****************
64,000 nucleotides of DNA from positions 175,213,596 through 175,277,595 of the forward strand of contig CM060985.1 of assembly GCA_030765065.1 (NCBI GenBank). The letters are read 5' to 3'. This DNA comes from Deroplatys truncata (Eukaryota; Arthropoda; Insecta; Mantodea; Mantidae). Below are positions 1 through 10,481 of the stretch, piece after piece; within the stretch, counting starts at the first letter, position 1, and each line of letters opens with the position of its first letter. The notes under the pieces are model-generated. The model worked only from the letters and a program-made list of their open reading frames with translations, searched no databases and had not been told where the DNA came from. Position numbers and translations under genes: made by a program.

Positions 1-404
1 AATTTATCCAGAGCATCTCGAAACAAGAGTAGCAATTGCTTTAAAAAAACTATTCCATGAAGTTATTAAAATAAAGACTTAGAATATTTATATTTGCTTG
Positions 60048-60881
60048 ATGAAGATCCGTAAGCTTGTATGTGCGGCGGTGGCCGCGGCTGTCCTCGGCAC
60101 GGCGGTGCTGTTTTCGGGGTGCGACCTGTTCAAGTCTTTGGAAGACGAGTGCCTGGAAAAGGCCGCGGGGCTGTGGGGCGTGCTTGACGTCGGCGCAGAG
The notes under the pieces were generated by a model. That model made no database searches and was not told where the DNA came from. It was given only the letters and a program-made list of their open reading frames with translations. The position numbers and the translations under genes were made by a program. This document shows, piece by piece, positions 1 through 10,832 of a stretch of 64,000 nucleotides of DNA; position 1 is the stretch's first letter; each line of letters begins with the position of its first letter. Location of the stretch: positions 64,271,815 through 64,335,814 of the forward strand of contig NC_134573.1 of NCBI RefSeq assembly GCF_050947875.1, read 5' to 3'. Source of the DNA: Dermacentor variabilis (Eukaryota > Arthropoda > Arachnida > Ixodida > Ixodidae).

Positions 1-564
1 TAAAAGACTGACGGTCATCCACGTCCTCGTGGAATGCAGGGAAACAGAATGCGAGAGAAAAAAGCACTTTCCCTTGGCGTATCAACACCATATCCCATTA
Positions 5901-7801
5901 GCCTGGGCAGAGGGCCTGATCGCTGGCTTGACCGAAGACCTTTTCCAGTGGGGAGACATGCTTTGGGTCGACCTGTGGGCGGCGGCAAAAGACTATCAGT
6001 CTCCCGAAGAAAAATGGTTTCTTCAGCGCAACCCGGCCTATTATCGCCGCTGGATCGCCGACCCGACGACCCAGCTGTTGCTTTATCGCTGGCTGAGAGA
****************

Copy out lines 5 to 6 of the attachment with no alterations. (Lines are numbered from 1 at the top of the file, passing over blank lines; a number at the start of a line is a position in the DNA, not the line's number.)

60048 ATGAAGATCCGTAAGCTTGTATGTGCGGCGGTGGCCGCGGCTGTCCTCGGCAC
60101 GGCGGTGCTGTTTTCGGGGTGCGACCTGTTCAAGTCTTTGGAAGACGAGTGCCTGGAAAAGGCCGCGGGGCTGTGGGGCGTGCTTGACGTCGGCGCAGAG